Reickert, Frank (interviewee), Plasky, Joseph G. (interviewer)
Frank Reickert briefly mentions his early life in Poughkeepsie and his college education before delving into his first position with DuPont as a design engineer at Seaford, mentioning several early projects. He then discusses the various positions he held in the maintenance department. Among other projects, Reickert describes a special assignment in which he developed a plan to shift from a system of single-skill mechanics to general mechanics and the way in which he convinced the union rep of the plan's efficacy. He also mentions the safety audit procedures in place at Seaford and has commentary on the levels of management he observed, which he thought was excessive yet appropriate for the time period of booming business.
He then speaks of the 8 years he spent in Jack Sigmund's Wilmington office, primarily as a facilitator and coordinator for various projects and committees. About this period, Reickert goes into detail about the wind-up committee he oversaw, which consisted of maintenance personnel from all the plants that had wind-ups and had members from other departments as well. The committee was formed to exchange information in order to improve the maintenance, operability, and performance of high-speed wind-ups. He also mentions a project on surface coatings he facilitated with the engineering department, which sought to reduce wear and improve product quality. He also details the paperwork involved in producing construction forecasts and his push to computerize them.
Near the end of his interview, Reickert discusses his work in the General Services Department, highlighting a project to redesign and renovate the executive offices of Conoco after that company's purchase by DuPont. He also briefly discusses his post-retirement consulting work, remarking on the amazement of companies at how much money they could save by enforcing safety regulations in the workplace. Throughout the interview, Reickert names other individuals who worked with him.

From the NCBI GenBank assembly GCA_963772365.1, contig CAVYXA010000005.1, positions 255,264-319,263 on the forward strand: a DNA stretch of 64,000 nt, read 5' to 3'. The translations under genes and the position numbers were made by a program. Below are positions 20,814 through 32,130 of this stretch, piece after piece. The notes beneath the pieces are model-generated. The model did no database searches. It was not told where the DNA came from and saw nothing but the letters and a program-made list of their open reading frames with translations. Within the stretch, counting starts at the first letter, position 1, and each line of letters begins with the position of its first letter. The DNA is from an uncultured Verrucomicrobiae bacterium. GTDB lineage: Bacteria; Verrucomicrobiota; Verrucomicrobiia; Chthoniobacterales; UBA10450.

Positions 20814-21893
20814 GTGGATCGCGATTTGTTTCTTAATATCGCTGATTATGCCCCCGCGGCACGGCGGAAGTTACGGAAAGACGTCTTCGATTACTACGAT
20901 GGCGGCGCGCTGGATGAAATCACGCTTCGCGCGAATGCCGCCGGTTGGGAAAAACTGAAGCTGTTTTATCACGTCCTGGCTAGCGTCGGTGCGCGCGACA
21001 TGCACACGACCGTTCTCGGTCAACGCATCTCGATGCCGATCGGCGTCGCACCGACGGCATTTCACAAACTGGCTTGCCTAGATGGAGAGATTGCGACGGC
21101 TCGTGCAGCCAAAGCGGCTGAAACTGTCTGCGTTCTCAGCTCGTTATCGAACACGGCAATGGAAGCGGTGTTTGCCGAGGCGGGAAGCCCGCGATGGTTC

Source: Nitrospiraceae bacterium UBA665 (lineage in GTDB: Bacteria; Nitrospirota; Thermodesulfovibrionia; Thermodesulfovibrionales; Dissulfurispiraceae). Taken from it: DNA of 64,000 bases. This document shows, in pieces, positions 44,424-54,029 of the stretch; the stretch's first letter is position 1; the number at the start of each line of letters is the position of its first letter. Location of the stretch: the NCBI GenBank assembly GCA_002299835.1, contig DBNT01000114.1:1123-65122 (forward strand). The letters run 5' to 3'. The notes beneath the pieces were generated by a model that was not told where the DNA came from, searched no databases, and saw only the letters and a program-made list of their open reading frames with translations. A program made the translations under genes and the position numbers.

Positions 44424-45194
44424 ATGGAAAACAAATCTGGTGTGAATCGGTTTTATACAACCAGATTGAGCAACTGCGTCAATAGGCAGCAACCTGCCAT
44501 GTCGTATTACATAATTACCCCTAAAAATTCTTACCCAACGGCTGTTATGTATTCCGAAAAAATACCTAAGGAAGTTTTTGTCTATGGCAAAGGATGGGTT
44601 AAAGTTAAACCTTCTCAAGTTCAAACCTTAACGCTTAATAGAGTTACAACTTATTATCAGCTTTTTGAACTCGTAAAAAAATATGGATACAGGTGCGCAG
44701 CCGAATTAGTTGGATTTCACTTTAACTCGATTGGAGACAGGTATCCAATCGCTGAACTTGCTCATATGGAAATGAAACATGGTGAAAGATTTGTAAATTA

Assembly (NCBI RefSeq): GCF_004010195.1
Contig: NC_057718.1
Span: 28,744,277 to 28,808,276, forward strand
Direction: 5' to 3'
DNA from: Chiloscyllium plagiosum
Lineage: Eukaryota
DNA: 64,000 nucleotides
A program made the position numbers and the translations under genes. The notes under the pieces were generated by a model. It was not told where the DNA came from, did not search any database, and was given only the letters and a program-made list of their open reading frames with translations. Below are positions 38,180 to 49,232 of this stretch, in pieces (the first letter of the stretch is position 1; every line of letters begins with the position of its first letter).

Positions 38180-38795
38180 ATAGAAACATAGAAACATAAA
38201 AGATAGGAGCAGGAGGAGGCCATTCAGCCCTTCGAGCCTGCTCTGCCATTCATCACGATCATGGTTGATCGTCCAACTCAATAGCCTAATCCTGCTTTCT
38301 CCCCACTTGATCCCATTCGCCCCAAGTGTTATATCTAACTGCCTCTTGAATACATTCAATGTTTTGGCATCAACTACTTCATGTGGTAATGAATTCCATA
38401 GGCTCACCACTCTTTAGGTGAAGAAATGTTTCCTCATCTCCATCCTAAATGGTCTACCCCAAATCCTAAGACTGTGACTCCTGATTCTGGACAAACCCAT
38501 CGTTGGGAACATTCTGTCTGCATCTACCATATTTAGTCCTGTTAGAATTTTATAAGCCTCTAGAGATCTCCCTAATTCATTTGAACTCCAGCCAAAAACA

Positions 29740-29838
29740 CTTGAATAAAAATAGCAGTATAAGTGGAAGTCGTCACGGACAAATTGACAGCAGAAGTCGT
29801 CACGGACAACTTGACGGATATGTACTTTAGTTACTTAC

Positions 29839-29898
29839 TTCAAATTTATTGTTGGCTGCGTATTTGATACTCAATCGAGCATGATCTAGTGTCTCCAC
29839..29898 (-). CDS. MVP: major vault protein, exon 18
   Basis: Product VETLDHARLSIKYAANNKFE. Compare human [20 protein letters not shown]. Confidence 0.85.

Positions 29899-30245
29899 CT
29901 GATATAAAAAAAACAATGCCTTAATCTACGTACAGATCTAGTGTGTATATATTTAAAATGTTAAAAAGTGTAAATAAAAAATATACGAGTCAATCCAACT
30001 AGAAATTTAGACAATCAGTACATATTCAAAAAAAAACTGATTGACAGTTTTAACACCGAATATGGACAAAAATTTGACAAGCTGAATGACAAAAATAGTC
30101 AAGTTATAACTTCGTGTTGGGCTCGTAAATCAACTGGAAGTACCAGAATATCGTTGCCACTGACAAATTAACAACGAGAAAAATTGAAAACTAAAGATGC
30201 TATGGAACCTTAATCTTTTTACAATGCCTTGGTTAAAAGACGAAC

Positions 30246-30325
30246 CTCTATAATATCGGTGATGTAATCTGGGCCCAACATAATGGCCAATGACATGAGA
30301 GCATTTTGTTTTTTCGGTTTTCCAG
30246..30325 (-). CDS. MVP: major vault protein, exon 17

Livingston, Richard Donnan, 1921-2010 (interviewee), Plasky, Joseph G. (interviewer)
Dick Livingston begins his interview by discussing his early childhood, education, and his father's career with the DuPont Co. as an explosives expert. He then details his college education at Dartmouth and his military service in an Aircraft Repair Unit (ARU) in the South Pacific during World War II, mentioning his return trip in which he was allowed to set up a cot in the wheelhouse of a Liberty ship. He then describes his work at the DuPont Buffalo Rayon plant, going into detail about the aging machinery in the facility and his work replacing lead-covered materials with more modern corrosion-resistant materials.
Livingston remarks on his shift from supervisor to engineering associate at the Seaford Nylon plant, a newly created position which he describes as a sideways career move. He discusses a major project he worked on in this position during the 1970s to monitor and predict chemical changes in the nylon production process, in part by employing pioneering computer simulation software to calculate flows, temperature changes, degrees of polymerization, and other variables. The project resulted in a significant reference manual, and Livingston mentions being honored for his work when DuPont Co. named a room for him at its Singapore facilities. He finally spends some time speaking of his post-retirement role as a consultant for the company.